Data drives decision making and has the power to catapult businesses beyond the competition. Business leaders know that. Unfortunately, so do cyber criminals. Consequently, protecting vital information assets has become increasingly complex. When building a comprehensive data security strategy, smart IT professionals use a variety of security tools, including honeypots.

While the term “honeypot” invokes images of Winnie the Pooh, it has a much more sophisticated application in cybersecurity. In simple terms, security teams create enticing traps to attract hackers and then monitor their actions. They use the information gained to improve security measures and better understand existing and emerging threats.

How Honeypots Work

To the hacker, a honeypot looks like a legitimate system, such as a billing system, a data-rich server or even a simple email address. It may even contain what looks like real applications and data. To make the honeypot more appealing, its creators deliberately include security vulnerabilities. For instance, they might use weak passwords.

Because the security team creates the honeypot specifically as bait, they can reasonably assume that anyone accessing the system has malicious intent. Therefore, once hackers enter the system, monitors track their every move. Depending on the type of honeypot, this monitoring can deliver various types of valuable information.


Different Honeypots for Different Threats

Just as cyber criminals use a variety of attacks for different purposes, security professionals employ a variety of honeypots. Low-interaction honeypots, for example, include very little functionality to engage the hackers. Their purpose is simply to learn the source of the attack. They require few resources to set up but also deliver minimal information.

High-interaction honeypots, on the other hand, give the intruders much to look at and do within the system. By mimicking real systems closely, these traps aim to keep hackers inside the system for a long time, allowing security teams to gather significant information. They deliver high returns, but the returns come with risks.

Specialty honeypots accomplish specific purposes. For instance, an email trap uses a fake email address to catch the notice of automated address harvesters. Companies use these to compile lists of spammers and block them, adding the spam email addresses to a deny list.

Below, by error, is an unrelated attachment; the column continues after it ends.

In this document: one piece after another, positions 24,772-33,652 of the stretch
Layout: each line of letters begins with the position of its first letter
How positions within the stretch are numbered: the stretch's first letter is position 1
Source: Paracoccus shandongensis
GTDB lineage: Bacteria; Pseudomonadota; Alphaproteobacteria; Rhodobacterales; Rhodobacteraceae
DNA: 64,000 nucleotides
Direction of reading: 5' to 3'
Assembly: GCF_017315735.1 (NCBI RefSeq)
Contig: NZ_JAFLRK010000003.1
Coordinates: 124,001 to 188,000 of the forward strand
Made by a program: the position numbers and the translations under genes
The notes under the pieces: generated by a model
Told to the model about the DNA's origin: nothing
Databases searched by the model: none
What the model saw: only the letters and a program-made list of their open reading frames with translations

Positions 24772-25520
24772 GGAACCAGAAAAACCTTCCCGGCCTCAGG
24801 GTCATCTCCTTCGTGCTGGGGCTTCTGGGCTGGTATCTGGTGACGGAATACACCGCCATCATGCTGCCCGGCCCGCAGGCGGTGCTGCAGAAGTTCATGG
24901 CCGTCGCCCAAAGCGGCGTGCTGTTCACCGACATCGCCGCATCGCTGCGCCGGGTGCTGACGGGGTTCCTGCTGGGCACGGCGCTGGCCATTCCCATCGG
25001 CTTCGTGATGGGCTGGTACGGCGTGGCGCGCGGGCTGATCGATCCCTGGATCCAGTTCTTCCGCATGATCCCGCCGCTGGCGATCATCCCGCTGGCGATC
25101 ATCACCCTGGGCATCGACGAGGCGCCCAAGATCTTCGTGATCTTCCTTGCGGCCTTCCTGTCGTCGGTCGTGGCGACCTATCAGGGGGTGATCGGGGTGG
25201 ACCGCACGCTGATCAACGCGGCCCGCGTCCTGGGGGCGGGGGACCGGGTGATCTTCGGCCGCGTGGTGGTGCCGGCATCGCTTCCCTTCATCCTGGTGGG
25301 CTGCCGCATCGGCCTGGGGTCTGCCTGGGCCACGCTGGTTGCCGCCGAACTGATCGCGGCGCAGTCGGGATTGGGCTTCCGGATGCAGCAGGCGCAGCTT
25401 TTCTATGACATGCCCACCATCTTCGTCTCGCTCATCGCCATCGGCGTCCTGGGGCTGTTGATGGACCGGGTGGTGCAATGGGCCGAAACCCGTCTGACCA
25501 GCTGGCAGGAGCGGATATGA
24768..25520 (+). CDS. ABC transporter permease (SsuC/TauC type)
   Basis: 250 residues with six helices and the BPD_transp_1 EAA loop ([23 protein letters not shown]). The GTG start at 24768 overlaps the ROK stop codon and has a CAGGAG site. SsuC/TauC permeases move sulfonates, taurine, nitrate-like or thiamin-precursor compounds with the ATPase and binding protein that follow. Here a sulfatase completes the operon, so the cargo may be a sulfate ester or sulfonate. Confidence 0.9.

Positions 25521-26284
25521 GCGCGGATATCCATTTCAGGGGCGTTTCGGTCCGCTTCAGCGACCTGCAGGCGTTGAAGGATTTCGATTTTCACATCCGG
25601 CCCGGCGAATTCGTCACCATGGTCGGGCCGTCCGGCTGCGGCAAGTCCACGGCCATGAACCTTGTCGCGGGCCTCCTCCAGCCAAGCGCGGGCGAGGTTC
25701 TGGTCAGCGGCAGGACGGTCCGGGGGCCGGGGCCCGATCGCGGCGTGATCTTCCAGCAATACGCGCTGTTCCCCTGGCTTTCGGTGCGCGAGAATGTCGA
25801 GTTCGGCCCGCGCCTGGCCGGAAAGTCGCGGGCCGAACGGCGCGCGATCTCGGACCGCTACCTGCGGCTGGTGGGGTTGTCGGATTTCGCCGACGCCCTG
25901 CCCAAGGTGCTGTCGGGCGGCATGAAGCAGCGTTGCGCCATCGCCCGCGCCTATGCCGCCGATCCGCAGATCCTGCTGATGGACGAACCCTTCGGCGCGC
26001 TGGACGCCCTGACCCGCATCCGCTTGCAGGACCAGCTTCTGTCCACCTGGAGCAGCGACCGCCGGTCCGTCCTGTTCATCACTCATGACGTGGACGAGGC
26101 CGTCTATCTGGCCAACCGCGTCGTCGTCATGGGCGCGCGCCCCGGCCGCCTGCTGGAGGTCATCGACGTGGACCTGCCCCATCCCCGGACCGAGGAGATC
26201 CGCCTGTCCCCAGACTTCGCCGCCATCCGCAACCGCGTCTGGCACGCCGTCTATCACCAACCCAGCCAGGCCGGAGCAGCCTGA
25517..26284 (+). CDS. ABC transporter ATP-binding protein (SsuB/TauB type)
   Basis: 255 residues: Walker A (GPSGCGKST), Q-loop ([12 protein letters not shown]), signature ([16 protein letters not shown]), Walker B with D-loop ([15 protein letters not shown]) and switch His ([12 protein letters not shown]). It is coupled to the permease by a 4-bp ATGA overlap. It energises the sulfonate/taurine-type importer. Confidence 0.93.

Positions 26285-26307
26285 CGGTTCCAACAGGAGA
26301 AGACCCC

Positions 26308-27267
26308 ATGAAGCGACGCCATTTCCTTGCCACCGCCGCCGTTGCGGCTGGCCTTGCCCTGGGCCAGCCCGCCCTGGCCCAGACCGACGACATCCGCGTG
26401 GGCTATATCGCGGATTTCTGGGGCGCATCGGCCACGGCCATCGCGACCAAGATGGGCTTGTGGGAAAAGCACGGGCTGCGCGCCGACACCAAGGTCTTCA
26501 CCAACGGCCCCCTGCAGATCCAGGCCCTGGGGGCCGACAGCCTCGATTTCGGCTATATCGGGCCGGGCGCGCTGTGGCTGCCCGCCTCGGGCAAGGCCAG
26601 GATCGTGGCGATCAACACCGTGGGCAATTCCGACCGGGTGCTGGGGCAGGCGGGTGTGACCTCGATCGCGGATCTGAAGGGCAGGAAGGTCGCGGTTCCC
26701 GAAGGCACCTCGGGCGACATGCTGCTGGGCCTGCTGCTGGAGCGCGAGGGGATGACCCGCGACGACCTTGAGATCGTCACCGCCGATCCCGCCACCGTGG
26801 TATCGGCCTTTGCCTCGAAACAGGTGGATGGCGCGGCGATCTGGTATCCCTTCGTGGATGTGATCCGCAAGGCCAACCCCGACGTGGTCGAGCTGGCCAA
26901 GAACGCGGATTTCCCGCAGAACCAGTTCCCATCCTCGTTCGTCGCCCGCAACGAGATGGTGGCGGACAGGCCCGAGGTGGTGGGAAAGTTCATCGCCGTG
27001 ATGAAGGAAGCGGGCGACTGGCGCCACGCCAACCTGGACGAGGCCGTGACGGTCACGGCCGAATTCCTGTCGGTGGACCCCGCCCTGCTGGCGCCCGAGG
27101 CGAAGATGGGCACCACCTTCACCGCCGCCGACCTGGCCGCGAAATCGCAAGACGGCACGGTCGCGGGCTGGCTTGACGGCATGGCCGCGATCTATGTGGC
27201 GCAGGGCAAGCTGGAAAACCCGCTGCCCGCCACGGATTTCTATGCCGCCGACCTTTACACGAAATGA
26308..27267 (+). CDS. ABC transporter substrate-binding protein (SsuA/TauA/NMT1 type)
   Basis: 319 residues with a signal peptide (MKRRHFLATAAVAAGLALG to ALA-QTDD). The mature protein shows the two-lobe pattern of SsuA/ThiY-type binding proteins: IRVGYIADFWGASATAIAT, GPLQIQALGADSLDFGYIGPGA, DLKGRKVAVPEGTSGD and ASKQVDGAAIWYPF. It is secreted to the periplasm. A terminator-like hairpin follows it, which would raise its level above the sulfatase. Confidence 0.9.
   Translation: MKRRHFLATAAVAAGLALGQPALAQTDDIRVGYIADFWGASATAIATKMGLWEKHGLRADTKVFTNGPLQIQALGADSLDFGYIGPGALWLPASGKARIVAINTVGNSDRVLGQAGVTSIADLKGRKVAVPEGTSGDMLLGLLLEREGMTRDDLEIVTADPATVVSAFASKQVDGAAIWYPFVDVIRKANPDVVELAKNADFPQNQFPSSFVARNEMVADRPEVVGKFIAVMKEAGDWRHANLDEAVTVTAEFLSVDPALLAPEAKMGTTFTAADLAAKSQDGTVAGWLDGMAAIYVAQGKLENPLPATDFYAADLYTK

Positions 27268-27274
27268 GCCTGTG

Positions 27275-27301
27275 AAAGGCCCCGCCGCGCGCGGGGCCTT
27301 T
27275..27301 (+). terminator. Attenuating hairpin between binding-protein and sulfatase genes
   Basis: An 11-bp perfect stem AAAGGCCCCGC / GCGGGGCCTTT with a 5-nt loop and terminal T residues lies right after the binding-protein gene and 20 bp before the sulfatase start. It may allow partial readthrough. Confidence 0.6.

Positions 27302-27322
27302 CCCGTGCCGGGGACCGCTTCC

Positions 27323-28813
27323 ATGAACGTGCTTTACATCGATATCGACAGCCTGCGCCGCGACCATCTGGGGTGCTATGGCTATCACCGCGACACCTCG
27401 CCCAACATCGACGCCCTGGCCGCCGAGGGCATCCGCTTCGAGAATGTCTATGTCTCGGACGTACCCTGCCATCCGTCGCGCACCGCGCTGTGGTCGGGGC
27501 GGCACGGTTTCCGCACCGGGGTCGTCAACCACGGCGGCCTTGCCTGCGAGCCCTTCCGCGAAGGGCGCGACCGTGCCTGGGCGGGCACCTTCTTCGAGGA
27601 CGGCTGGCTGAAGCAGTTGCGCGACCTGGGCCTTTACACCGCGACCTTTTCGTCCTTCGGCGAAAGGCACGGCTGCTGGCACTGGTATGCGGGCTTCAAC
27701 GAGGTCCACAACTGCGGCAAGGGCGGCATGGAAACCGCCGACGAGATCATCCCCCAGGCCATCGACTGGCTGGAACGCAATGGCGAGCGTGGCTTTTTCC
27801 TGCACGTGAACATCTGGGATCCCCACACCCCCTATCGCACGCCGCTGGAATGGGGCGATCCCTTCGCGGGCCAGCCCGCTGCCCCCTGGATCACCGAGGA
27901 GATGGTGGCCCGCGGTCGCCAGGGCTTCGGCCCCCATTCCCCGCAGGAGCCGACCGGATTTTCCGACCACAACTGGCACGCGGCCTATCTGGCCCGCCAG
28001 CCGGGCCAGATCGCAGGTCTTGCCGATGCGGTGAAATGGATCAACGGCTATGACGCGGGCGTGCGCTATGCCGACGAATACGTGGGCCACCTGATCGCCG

Similarly, spider honeypots include web pages or links only accessible to automated crawlers. Once they trap an undesirable web crawler, or “spider,” they provide information on how to identify and block malicious bots.

Security teams also create malware honeypots consisting of decoys designed to attract malware attacks. By studying the attack methods, they can tighten up vulnerabilities and improve anti-malware tools. And another kind of honeypot uses a decoy database to examine weaknesses in data-driven applications.

Building Effective Security Strategies

Honeypots deliver a host of benefits. One key benefit, of course, involves the critical information gathered from monitoring a live attack. This can include the methods and tools attackers use, as well as their skill level, location and intended targets. That information contributes significantly to identifying vulnerabilities and building effective security strategies.

Honeypots can also work as a distraction to direct attackers’ attention away from legitimate targets. The longer hackers spend in the decoy system, the more time security teams have to shore up real systems.


A Word of Caution

However, those benefits come with risks. To get the most value out of honeypots, security teams must understand the limitations and dangers that come with them. For instance, they gather detailed information, but only about attacks launched on the honeypot. This overly narrow vision can prove problematic.

Additionally, sophisticated hackers may recognize a honeypot for what it is. And in that case, they can exploit it. That is, they might feed it false information, leading to bad security decisions. If the decoy system is not properly isolated, they may even use it to access or attack the live network.

Valuable Tool in a Comprehensive Security Strategy

When deployed wisely, honeypots form a highly effective component of a multi-layer cybersecurity strategy that includes intrusion detection and prevention, firewalls and more. The data security experts at Messaging Architects will help your organization build that strategy so that you can minimize the risks and tap into the benefits of honeypots.

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